Trett, who manages Walser’s service business development center, said her team launched a basic pickup and drop-off program for service customers in late March and refined it over the following weeks as they learned what worked and what didn’t.
“Store by store, we just started to offer it on the phone to customers with basically limited to no information. We just had to go for it. It was fly by the seat of your pants,” Trett told Automotive News. “If we booked one, we emailed something down to the store. They’d go, ‘OK, we got someone; we’ll go pick it up,’ and that’s when we started to figure out some best practices. But at that point, you’re thinking, ‘How do I survive?’ ”
As interest grew, Trett said, service business development center employees developed a strategy that emphasized communication and simplicity. They built codes specific to pickup and drop-off within the group’s scheduling software and set parameters on distance. In Minnesota, it’s generally 15 miles, although jobs requiring less than an hour of labor are limited to 5 miles. Walser’s Wichita customers live farther away, Trett said, so the radius there is 100 miles.
The service requires additional cost to operate, but it provides value to customers and will continue to be offered for free, according to the group, which retailed 18,057 new vehicles and 24,124 used vehicles in 2019, ranking it No. 54 on the Automotive News list of the top 150 dealership groups based in the U.S. The company did not quantify the additional expense but said it can be attributed to the need for more employees to run vehicles between homes and the service department.
Trett’s department worked with each store’s service department to structure the program to fit their individual needs. Trett’s team created a tracking system that produces reports each night on the day’s Walser To You activity. Her department sends follow-up emails for each pickup and drop-off to the service department, confirming the appointment.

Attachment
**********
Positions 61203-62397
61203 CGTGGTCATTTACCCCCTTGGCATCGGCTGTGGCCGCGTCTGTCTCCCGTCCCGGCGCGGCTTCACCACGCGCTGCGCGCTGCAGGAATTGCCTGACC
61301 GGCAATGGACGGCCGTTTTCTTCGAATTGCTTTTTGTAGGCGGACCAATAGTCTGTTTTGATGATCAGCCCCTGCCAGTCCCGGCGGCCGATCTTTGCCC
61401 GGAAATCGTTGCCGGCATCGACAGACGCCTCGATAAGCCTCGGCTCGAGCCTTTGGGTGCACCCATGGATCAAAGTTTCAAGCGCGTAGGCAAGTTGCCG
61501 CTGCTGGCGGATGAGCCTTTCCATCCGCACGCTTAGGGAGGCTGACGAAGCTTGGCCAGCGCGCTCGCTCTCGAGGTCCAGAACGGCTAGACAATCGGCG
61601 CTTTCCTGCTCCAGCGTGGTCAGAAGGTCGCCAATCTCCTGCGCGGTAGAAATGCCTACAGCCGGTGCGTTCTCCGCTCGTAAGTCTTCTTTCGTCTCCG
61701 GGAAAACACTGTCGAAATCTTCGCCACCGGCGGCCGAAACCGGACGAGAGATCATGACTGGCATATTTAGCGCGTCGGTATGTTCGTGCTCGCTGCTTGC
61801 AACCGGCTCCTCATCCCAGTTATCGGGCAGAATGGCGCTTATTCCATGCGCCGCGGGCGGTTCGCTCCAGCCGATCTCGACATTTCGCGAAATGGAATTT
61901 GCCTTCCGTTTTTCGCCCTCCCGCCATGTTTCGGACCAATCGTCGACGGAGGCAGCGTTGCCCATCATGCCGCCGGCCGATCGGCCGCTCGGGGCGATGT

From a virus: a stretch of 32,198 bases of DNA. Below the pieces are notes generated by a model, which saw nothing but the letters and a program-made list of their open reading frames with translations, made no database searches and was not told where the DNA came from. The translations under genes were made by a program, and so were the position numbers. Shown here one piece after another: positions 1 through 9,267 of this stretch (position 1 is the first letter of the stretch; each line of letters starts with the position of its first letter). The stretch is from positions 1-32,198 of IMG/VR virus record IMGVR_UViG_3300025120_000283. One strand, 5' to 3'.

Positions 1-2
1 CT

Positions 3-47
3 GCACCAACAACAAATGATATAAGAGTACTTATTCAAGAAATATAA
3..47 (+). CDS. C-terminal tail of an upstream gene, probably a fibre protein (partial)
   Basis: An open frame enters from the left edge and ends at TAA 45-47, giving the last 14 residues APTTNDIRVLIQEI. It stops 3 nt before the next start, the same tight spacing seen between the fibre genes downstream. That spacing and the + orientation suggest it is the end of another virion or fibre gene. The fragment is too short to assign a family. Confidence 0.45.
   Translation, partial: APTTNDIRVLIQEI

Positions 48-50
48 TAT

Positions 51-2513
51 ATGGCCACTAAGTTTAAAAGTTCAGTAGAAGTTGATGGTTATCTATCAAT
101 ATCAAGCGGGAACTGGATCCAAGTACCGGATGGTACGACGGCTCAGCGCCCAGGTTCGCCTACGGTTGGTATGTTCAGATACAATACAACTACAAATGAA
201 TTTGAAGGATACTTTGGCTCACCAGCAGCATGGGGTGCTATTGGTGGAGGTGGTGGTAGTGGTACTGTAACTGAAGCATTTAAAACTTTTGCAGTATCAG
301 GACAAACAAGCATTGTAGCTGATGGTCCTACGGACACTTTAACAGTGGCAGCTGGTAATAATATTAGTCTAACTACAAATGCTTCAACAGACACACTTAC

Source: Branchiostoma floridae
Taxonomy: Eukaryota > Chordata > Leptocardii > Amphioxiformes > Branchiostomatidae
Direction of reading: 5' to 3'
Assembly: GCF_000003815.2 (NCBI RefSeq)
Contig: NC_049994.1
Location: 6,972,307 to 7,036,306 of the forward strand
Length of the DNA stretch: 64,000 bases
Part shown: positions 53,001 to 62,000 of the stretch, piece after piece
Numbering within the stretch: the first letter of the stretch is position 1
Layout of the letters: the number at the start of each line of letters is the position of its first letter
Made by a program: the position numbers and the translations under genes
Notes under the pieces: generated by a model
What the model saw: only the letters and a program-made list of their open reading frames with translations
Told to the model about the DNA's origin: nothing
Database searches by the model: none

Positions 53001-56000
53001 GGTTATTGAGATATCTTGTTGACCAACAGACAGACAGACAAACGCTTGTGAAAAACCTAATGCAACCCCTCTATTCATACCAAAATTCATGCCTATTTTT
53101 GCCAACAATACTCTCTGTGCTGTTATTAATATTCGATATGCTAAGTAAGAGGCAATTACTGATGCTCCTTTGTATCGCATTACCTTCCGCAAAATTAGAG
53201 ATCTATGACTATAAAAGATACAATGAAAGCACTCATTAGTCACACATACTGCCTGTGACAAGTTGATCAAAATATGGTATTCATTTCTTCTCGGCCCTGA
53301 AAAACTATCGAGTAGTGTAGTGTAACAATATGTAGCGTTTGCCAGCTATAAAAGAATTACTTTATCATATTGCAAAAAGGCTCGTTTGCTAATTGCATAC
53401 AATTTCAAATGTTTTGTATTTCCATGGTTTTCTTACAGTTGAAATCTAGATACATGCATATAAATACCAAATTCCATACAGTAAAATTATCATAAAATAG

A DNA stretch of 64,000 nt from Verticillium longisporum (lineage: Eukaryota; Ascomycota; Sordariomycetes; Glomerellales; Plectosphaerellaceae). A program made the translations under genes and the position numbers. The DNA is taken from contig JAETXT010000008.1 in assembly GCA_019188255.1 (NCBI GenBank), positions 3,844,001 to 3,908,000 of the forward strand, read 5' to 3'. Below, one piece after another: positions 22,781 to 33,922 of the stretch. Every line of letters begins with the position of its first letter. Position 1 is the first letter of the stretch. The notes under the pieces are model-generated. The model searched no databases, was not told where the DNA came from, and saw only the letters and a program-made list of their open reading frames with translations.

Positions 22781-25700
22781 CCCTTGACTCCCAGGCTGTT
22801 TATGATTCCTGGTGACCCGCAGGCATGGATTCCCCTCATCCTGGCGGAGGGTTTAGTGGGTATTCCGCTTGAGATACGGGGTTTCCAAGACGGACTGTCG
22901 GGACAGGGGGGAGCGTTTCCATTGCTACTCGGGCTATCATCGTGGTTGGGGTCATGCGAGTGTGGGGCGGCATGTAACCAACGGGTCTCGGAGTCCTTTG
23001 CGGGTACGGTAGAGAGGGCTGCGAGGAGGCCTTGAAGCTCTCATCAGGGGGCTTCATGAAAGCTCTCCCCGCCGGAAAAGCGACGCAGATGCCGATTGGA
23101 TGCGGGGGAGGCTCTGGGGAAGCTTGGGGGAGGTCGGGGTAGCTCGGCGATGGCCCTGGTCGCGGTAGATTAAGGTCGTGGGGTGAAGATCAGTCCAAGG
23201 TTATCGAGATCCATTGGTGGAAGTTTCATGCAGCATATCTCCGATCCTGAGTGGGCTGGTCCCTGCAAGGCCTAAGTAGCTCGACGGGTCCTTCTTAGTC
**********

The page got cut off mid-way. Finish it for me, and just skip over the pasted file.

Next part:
All of the setup happened remotely, as service business development center employees began working from home in March — and with a smaller staff, Trett said. Roughly half of the positions on the 40-person team were eliminated, though those employees were eligible to move to other jobs in the group. Going forward, Trett said, her department will stay smaller because productivity has remained high.
From March 23 through the first half of August, Trett’s department had made more than 3,500 appointments under the Walser To You program, an average of 6.9 percent of total service appointments it set. That was up from about 5 percent through the first half of July.
For dealerships considering a similar program, Trett said, these concepts were important: Use existing software to avoid adding steps. Keep the process simple. Make sure everyone understands the goal and the reason behind the initiative. Create a system to accurately track and report results. And communicate often so employees in multiple departments are on the same page.
“It’s almost like we needed this to happen,” Trett said of the pandemic bringing the program to fruition. “We’ve been able to strip everything back and really look at the future in a different way.”